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RSS: The Future of Content Delivery

by Greg Bodin, Technology Coordinator
NN/LM South Central Region
(reprinted by permission from Network News)

RSS (Rich Site Summary, Really Simple Syndication, or RDF Site Summary) is a technology that allows dissemination of regularly changing web content. RSS allows content providers such as web page developers, online news publishers, bloggers, etc. to syndicate their content and notify subscribers when new content has been added. RSS allows web users to stay informed by being notified when new content is available, rather than having to visit the site to see if changes have occurred.

For example, a site dealing with library automation technology may post information on a new software application. Without RSS, a user would have to manually check for updates in order to find out that new content has been posted to this site. With RSS, a user subscribes to the RSS feed and is notified that new content concerning a software application has been added to the website. The user can then click on a hyperlink and be taken to the content.

A news aggregator, sometimes called a feed reader, is necessary to use RSS. Aggregators typically are available as software that can be downloaded and installed on a computer or as a remote service available from a website. The user then subscribes to desired RSS feeds using a special web address supplied by the content provider. Once subscription is complete, the news aggregator checks for new content and delivers headlines to the user. Preferences such as frequency of checking can typically be set by the user.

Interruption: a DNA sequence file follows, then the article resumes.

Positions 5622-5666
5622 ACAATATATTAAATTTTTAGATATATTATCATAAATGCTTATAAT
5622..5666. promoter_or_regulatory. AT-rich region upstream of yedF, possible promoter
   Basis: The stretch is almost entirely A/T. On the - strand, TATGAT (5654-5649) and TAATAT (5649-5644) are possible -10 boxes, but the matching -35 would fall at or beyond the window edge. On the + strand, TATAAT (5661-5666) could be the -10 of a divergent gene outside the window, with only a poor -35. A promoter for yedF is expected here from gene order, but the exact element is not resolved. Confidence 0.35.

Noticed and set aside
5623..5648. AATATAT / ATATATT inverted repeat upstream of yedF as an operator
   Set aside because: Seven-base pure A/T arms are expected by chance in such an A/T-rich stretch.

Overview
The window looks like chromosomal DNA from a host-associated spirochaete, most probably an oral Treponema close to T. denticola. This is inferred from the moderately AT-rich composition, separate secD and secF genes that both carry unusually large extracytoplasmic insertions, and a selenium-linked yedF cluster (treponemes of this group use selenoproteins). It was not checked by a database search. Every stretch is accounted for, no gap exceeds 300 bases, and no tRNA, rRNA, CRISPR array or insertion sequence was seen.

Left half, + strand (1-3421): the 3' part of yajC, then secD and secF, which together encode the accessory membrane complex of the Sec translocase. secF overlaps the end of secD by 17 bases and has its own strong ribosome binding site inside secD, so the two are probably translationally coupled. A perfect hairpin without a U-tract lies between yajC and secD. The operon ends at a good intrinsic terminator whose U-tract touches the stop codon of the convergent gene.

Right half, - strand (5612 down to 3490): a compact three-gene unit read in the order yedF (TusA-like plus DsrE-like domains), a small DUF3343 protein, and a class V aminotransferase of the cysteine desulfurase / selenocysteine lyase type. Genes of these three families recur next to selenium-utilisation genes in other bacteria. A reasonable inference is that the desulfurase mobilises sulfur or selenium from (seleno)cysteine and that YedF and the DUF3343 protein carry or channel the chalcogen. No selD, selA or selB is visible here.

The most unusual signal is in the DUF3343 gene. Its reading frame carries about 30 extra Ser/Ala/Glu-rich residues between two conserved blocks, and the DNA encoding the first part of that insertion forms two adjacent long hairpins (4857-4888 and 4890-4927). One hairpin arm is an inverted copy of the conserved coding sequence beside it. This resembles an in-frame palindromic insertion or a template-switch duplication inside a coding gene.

The number of sites offering RSS feeds expands daily and includes many major sites such as Yahoo (http://news.yahoo.com/rss/) and CNET (http://www.cnet.com/4520-6022_1-5115040-1.html?tag=cnetfd.rss). Many library websites are now providing RSS feeds and these are a great way to keep up with current events, new technologies, news developments, etc. One interesting resource for health science librarians is HubMed (http://www.pmbrowser.info/). HubMed allows users to create a PubMed search and save it as an RSS feed. When new articles have been added to PubMed, HubMed will send this information as an RSS feed and the user will be notified. Also, the NN/LM SCR Network News now offers an RSS feed:
http://feeds.feedburner.com/Blogadillo.

Finding RSS feeds is easy. Many websites have an RSS logo or an XML logo XML logo on their website for RSS feeds. Some sites will have statements such as “feed,” “syndicate this site,” or “RSS feed.” Typically, a user will copy the URL for this link and use it for subscriptions.

More information on RSS

All About RSS

http://www.faganfinder.com/search/rss.shtml

RSS Workshop. GILS.

http://www.rssgov.com/rssworkshop.html

RSS for Non-Techie Librarians. LLRX.

http://www.llrx.com/features/rssforlibrarians.htm

News Aggregator Software

AmphetaDesk

http://www.disobey.com/amphetadesk/

FeedReader

http://www.feedreader.com/


Web-based News Aggregators

Bloglines

http://www.bloglines.com

myFeedster

http://www.feedster.com/myfeedster.php


Sources for RSS Feeds

LISFeeds.com (library-related feeds)

http://lisfeeds.com/

NewsIsFree

http://www.newsisfree.com/


NewzCrawler

http://www.newzcrawler.com/

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